by Chris F. Holm
When I sat down to write this post and saw the question of the week was
"How much or how little sex and violence do you weave into your
stories?" I had a moment of deja vu: I was certain we'd covered this before. So certain (by which I mean so lazy I hoped I could recycle old content to feed to the fortnightly blog-beast) in fact, I googled up the ol' CM-archives, at which point I discovered that I was mistaken; the old question was an altogether different one. (Boo.) But (and this is the kind of but Sir Mix-A-Lot might well appreciate, being rather ample) I wasn't wrong about being able to recycle content. (And yea verily, the blog-gods were appeased.)
Let me explain.
A while back, we Criminal Minders tackled the question, "Is there any such thing as too much sex or violence in fiction?" In response, I wrote a list elucidating my views on the subject which consisted of the following bullets (click through to read the post from whence I yoinked them, complete with additional bullet-by-bullet-blather from yours truly):
1. Every Story Has Its Own Line
2. Every Reader Has Their Own Line
3. Every Writer Has Their Own Line
4. Fiction Itself Has No Line
5. Sex (or Lack Thereof) and Violence (or Lack Thereof) Have No Inherent Artistic Value
Alert readers will note that that question was of the how-much-is-too-much variety, whereas today's is how-much-do-I-use. But here's the thing: my answer is pretty much the same. Because my goal in any given tale is to find out where the line in bullet one (the story's) and bullet three (my own) intersect, and treat it like a target. Any more sex or violence than that target is gratuitous. Any less, and I'm not serving the story.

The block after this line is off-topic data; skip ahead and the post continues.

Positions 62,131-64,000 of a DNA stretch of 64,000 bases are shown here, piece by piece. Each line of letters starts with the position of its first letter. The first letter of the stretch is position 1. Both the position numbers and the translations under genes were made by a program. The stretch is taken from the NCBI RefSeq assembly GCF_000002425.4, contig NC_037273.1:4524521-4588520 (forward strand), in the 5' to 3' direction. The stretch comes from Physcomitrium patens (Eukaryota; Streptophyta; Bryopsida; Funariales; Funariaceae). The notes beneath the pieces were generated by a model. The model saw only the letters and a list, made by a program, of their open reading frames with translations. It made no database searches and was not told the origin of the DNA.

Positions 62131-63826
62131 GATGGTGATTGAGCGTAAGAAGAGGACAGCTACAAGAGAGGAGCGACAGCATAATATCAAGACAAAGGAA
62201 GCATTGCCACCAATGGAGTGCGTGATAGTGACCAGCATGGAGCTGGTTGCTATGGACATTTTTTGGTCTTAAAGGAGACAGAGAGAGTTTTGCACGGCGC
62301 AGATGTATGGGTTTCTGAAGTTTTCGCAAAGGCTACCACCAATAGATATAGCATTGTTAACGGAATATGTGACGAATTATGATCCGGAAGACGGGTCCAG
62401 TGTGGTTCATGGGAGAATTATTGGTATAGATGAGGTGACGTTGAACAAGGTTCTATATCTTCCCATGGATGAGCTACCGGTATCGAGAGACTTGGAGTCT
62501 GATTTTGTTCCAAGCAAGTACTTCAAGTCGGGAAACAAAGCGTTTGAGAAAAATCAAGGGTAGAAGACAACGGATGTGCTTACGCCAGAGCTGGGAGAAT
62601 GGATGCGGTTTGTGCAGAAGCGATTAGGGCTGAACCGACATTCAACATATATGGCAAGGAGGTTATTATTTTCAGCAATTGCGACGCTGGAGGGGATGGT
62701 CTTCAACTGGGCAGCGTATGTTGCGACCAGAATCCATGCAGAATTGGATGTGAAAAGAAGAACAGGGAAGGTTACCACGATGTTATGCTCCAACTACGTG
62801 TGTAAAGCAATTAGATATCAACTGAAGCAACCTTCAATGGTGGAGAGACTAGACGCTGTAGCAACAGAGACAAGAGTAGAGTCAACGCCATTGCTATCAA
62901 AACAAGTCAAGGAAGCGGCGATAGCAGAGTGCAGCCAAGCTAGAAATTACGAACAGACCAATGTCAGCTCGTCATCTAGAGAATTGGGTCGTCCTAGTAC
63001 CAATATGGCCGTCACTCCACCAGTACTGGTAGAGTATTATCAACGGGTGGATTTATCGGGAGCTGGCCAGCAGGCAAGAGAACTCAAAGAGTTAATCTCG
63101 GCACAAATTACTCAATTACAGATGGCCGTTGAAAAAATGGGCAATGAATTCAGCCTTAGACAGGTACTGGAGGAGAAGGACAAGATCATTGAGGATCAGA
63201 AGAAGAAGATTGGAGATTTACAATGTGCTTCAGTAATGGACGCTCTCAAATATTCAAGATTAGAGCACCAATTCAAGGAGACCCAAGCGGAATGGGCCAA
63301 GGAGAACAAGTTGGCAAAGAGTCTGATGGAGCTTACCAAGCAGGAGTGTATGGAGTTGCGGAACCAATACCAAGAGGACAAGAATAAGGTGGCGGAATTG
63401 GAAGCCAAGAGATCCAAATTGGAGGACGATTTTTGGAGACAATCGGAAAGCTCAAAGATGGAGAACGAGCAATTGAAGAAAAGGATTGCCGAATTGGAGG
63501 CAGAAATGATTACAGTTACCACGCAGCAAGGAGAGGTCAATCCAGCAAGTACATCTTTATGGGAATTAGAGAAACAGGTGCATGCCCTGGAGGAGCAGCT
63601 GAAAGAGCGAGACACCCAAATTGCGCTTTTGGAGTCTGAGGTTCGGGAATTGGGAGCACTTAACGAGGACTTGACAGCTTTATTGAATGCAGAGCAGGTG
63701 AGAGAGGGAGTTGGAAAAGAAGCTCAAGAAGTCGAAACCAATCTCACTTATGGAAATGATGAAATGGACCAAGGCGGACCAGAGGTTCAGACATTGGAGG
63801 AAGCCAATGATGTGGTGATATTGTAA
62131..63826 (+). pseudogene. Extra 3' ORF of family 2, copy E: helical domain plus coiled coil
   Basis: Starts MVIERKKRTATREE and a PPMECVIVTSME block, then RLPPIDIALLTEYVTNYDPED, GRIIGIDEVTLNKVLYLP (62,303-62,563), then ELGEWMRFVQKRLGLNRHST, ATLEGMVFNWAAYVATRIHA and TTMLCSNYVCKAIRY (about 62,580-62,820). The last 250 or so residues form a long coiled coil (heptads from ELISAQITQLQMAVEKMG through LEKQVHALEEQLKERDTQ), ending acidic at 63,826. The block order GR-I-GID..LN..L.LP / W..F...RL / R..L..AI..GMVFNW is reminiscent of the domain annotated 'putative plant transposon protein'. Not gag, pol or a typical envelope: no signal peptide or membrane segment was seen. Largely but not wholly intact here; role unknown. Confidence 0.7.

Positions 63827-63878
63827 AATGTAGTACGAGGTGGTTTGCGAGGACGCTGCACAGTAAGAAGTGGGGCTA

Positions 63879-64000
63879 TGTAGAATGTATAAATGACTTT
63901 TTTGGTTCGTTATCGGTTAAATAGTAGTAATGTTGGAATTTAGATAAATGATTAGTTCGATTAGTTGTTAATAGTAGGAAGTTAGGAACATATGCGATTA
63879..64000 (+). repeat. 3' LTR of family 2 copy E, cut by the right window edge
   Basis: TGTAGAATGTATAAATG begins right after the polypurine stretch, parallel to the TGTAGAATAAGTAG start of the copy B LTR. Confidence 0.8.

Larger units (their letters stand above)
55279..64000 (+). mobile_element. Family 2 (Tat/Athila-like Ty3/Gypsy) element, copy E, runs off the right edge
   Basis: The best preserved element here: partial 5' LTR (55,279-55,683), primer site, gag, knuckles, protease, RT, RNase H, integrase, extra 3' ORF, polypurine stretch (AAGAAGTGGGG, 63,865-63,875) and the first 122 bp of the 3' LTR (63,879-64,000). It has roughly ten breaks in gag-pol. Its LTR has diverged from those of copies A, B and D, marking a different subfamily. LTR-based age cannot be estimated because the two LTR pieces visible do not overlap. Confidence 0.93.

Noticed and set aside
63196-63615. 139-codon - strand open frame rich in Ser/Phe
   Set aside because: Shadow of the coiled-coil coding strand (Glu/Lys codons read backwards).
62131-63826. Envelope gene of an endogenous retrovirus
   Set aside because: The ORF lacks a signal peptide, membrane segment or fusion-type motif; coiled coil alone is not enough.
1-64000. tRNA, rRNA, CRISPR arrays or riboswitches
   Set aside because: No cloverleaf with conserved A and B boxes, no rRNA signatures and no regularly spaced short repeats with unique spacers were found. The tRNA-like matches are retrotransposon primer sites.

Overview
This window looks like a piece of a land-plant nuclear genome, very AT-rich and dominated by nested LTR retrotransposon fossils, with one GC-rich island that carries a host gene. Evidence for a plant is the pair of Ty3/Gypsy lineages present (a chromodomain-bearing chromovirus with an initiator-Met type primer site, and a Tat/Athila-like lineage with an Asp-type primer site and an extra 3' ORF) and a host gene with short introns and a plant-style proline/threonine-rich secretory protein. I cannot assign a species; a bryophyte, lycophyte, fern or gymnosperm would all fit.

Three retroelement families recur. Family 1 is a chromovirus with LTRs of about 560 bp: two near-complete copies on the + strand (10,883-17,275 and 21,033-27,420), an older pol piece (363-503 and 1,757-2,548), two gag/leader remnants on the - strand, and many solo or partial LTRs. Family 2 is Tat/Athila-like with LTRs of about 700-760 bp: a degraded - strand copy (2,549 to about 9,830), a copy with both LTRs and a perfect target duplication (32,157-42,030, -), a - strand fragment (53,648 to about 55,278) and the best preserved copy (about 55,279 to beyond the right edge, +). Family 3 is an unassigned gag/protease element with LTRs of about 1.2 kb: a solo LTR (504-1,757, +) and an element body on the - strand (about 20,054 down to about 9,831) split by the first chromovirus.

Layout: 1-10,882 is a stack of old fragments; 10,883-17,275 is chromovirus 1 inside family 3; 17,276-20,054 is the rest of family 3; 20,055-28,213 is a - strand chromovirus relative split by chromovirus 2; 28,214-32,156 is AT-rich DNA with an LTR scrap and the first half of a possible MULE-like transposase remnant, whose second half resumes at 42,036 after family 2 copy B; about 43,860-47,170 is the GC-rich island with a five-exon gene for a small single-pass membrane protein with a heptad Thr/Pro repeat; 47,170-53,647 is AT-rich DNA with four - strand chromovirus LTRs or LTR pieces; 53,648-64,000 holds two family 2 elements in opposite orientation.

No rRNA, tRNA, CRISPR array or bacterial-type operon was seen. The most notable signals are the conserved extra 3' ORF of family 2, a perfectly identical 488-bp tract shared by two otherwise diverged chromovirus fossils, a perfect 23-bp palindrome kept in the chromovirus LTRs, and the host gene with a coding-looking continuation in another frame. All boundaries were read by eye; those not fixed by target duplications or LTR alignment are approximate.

Serving the story is the key. I've long joked that I don't write sex scenes because my grandparents read my stuff, and though my reason is facetious, the fact remains I managed to write four books and twenty-odd short stories without a single on-screen act of boot-knockin'.
But I've written five books, not four. And the fifth book (as yet unpublished) has three sex scenes. Two are handled obliquely. One's as on-screen as it gets. And I'm proud to say the onscreen one's as unerotic as can be.
Yes, you read that right. And no, I'm not trying for a Bad Sex in Fiction Award. Fact is, that scene only survived editing because it wasn't there to titillate. It's a scene in which a man hitting rock-bottom falls off the wagon and has sad, unromantic sex with another lost soul too far gone to realize the brief, chemical-abetted solace they find in one another is a far cry from real happiness. It's an important character beat, and a poignant, human moment. At least, it better be, because it sure as hell ain't romantic.
I'd like to think I treat violence the same way. In fact, though my stories have no shortage of sturm und drang, my tolerance for writing explosions is on the wane of late; I find the quiet character moments far more satisfying, and more devastating. I wonder if that means in the future, I'll tend toward writing stories with more of the latter and less of the former. Time will tell, I guess. Lord knows I have no idea. I'm here to serve the stories, after all, not the other way around.